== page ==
61. Many Ideas of Taxation Are Inaccurate

To the layman a tax is any compulsory payment made to a political division, or, very often, to other institutions. Students of fiscal problems, however, cannot accept this broad characterization, but must make a differentiation between the compulsory payments to the state and other compulsory payments.

Definition of Taxes. - A number of attempts have been made to define taxes, many of which leave something to be desired. The idea of compulsion is general. Various ideas as to method and purpose of the levy have been given. Such ideas as the following may be found in analyzing the definitions of various writers: Taxes are legally collected contributions for meeting necessary and general expenses; taxes are proportional contributions levied on property; taxes are for the purpose of meeting public needs; taxes are for the purpose of meeting the expenses of government; taxes are one-sided transfers with the intention that a common burden will be maintained.

A little inquiry into the nature of the levy of taxes, and the purposes for which they are used, will show the insufficiency of these statements. Many examples could be given of where the funds collected from taxes have been used for other than the necessary and general expenses of the government. In the ancient autocratic state the funds collected were often used to subserve the private ends of the ruler. The same is equally true in such modern states as Turkey. In any state, however, it is not difficult to find expenditures from the common fund which have been so extravagant as to be worse than useless. Many of the familiar "pork barrel" appropriations of our Congress are of this nature.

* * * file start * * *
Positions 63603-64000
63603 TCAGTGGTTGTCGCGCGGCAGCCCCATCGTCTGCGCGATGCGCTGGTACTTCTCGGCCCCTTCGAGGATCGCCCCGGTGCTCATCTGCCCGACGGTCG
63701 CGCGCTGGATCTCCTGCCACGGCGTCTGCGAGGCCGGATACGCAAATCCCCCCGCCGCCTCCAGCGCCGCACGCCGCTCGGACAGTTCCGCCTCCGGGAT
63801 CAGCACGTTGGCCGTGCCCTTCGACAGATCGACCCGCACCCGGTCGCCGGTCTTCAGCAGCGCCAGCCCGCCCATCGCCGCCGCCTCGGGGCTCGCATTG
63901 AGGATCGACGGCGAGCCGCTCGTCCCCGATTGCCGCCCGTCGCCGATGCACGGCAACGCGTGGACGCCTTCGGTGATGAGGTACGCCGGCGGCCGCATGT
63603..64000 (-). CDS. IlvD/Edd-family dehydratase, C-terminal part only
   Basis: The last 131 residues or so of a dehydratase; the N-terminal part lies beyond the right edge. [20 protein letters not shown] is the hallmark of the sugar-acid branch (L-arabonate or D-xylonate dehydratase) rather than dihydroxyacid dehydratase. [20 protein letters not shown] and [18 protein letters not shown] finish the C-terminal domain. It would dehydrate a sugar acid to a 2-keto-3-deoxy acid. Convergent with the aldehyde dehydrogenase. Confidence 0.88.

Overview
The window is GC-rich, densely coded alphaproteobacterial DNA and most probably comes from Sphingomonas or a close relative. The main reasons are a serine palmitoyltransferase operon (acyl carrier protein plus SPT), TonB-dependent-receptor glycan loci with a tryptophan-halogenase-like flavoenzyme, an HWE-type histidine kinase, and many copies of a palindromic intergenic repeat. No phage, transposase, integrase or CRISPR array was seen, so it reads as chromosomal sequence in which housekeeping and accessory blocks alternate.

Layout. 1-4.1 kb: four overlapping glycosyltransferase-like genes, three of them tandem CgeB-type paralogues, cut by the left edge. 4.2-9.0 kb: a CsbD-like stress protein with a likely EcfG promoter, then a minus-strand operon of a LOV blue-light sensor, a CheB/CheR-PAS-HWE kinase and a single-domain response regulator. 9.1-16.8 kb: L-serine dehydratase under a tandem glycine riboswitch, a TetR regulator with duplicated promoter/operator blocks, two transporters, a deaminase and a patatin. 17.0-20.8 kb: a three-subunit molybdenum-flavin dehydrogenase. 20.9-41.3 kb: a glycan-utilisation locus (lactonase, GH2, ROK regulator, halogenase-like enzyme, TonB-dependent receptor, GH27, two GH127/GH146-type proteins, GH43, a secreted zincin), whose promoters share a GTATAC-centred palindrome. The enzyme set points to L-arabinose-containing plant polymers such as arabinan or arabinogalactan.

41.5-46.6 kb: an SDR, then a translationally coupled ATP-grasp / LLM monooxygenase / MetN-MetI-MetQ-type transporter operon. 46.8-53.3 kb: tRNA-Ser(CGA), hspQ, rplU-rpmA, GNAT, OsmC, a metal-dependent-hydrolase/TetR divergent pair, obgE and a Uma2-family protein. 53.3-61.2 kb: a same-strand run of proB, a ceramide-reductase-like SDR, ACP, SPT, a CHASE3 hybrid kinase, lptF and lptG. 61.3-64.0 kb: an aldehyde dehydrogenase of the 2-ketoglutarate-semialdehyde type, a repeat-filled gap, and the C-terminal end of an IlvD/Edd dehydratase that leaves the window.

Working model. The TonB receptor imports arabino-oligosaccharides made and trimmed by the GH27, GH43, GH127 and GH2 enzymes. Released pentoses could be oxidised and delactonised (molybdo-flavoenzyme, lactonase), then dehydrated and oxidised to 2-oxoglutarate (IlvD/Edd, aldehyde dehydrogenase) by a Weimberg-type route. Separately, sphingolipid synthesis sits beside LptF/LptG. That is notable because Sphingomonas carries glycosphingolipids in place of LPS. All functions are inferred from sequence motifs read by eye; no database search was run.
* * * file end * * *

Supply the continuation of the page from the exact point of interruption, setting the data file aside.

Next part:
Taxes, moreover, are frequently used for other than public purposes. Numerous examples may be found where funds from the common treasury have been used to aid individuals or groups of individuals in distress. In times of fire, flood, famine, and pestilence, the purse of political units has often been called upon to furnish relief. Wealth, moreover, is not the only criterion which may be taken as the basis for the tax levy. The wide use of poll taxes, especially in earlier revenue systems, is evidence of this. While a tax is not to, be expended for the direct individual benefit of the one by whom it has been paid, it does not necessarily convey the idea that the transfer is one-sided. The prevalence of such an idea would no doubt have the effect of making taxes very much more unpopular than they now are.

A proper definition of a tax, then, must be broad enough to include many of the suggestions in the above paragraph, and yet narrow enough to exclude voluntary payments, and those through which the one who makes payment expects to get a direct benefit from the expenditure of the fund. The following definition is suggested as one which meets these requirements. A tax is a compulsory contribu-tiorin, exacted by public authority according to some general rule, without reference to any special benefit conferred by the expenditure of the funds so exacted. This definition allows that a state may collect funds from any source, so that some general rule is followed, and that the expenditure may be for any purpose that the spending authorities may desire.